How the Land of the Free Became the Dinosaur in the Tar Pit

"From the brief time that we did spend occupying Iraqi territory after the war, I am certain that had we taken all of Iraq, we would have been like the dinosaur in the tar pit -- we would still be there, and we, not the United Nations, would be bearing the costs of the occupation. This is a burden I am sure the beleaguered American taxpayer would not have been happy to take on."
-- Norman Schwarzkopf, from his 1993 autobiography, "It Doesn't Take a Hero."

"We should not march into Baghdad. To occupy Iraq would instantly shatter our coalition, turning the whole Arab world against us and make a broken tyrant into a latter-day Arab hero. Assigning young soldiers to a fruitless hunt for a securely entrenched dictator and condemning them to fight in what would be an unwinnable urban guerilla war, it could only plunge that part of the world into ever greater instability."
-- George H.W. Bush, "A World Transformed," 1998

"Facing a marked increase in the frequency and brazenness of attacks on U.S.-led forces in Iraq in the last two weeks, military officials are for the first time speaking more openly about the potential for a long-term fight to quell the resistance to the American presence. Although the term is rarely used at the Pentagon, from every description by military officials, what U.S. troops face on the ground in Iraq has all the markings of a guerrilla war. . . ."
-- The Los Angeles Times, June 29, 2003



Believing in the projected brevity and stated purpose of W.W.I, diehard imperialist Rudyard Kipling used his influence to secure a commission in the Irish Guards for his only son, Jack, who was both medically unfit and underage. Wounded in combat, Jack was listed missing in action and confirmed dead two years later. By that time, Kipling's grandiose notions about patriotism and valor were replaced by bitter self-recrimination. "If any ask us why we died; Tell them 'Because our fathers lied,' a haunted Kipling wrote.

By now, more and more Americans are coming to understand how deeply we were deceived as our sons die daily in the long, unforgiving shadow of WMD "exaggerations." Though some tried to warn us, the mainstream media sold the war so fiercely and thoroughly that these small voices had relatively little impact -- particularly when anyone attempting to expose uncomfortable truths was accused of "drinking Saddam Hussein's Kool-Aid."

But even so, Norman Schwarzkopf, George H. W. Bush, Brent Scowcroft and Colin Powell told us what to expect a decade or so ago. "The Gulf War was a limited-objective war. If it had not been, we would be ruling Baghdad today -- an unpardonable expense in terms of money, lives lost and ruined regional relationships," Powell wrote in 1992. "Would it have been worth the inevitable follow-up: major occupation forces in Iraq for years to come and a very expensive and complex American proconsulship in Baghdad? Fortunately for America, reasonable people at the time thought not. They still do."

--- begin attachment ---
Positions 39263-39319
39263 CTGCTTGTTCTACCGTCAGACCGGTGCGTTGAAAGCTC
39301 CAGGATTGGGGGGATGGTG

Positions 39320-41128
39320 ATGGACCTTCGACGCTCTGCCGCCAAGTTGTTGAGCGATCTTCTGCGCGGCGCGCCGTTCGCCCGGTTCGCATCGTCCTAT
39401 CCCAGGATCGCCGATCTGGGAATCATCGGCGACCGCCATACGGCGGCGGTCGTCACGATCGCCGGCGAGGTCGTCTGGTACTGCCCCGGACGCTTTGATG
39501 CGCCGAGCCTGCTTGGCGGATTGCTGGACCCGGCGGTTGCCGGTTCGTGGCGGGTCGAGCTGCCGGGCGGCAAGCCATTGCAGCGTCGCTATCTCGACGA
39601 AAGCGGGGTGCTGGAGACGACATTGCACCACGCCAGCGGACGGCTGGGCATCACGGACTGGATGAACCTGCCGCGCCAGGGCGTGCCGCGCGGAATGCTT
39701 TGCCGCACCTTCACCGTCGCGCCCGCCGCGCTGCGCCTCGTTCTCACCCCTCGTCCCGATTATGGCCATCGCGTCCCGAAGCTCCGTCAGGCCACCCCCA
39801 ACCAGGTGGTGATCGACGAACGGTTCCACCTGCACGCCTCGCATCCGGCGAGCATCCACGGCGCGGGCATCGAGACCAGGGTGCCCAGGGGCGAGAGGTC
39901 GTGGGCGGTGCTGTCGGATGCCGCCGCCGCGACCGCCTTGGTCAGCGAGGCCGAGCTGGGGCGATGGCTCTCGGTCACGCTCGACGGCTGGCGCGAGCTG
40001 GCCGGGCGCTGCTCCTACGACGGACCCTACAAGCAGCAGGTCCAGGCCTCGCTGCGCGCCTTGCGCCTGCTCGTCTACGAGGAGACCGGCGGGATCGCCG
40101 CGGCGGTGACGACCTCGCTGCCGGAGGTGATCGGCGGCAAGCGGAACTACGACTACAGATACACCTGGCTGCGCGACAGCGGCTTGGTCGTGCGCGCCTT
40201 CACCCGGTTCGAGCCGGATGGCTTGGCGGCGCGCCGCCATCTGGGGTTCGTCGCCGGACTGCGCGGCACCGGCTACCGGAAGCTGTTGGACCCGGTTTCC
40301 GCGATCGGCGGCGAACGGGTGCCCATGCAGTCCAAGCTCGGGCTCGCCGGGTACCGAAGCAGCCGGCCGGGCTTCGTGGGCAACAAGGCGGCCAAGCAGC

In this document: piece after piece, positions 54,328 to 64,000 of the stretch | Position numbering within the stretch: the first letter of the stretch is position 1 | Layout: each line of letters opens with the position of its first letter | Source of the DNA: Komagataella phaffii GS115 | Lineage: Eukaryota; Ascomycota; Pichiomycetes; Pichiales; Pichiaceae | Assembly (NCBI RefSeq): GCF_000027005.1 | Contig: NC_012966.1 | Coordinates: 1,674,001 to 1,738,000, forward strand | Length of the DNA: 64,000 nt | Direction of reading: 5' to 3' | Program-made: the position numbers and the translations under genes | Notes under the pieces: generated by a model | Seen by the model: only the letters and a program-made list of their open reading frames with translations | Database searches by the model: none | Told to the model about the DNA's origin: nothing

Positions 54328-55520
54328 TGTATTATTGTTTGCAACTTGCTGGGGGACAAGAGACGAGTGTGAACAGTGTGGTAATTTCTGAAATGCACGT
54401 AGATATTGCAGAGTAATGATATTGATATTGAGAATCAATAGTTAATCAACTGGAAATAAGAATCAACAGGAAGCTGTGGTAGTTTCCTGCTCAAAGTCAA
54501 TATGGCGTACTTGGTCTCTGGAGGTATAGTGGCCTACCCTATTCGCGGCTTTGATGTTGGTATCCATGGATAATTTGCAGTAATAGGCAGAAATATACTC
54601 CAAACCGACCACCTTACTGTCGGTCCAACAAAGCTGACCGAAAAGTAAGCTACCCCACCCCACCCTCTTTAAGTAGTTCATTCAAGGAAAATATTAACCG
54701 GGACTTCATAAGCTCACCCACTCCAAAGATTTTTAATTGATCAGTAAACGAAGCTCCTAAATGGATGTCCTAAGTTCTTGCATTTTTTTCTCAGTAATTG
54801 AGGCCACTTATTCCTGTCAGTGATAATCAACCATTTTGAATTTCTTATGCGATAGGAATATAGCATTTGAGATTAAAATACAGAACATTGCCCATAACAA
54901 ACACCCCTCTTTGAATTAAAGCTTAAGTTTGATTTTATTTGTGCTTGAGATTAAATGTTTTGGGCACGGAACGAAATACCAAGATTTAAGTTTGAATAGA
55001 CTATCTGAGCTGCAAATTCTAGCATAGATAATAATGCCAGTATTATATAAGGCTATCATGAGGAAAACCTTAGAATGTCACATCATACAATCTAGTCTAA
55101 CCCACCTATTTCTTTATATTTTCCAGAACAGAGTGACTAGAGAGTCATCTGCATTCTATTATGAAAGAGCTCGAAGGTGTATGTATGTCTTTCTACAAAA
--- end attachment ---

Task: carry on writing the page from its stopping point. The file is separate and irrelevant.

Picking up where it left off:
Bush and Scowcroft were among the reasonable. "Had we gone the invasion route, the U.S. could conceivably still be an occupying power in a bitterly hostile land," they wrote, while Schwarzkopf was similarly sane earlier this year when he told the Washington Post he "would like to have better information" before endorsing the war in Iraq. And despite attempts to paint such concerns as the province of the "loony left," "reasonable people" included military experts; distinguished scientists; the CIA; conservative columnists; the National Council of Churches; traditional allies; The W.W.II generation; businessmen and millions who took to the streets in protest.

Surprisingly, various veterans organizations also became vehemently antiwar. Some found this war so unreasonable, in fact, that they urged soldiers to disobey orders. "Many of us believed serving in the military was our duty, and our job was to defend this country," one group wrote. "Our experiences in the military caused us to question much of what we were taught. Now we see our REAL duty is to encourage you as members of the U.S. armed forces to find out what you are being sent to fight and die for and what the consequences of your actions will be for humanity. . . If you choose to participate in the invasion of Iraq you will be part of an occupying army. Do you know what it is like to look into the eyes of a people that hate you to your core?"

They do now.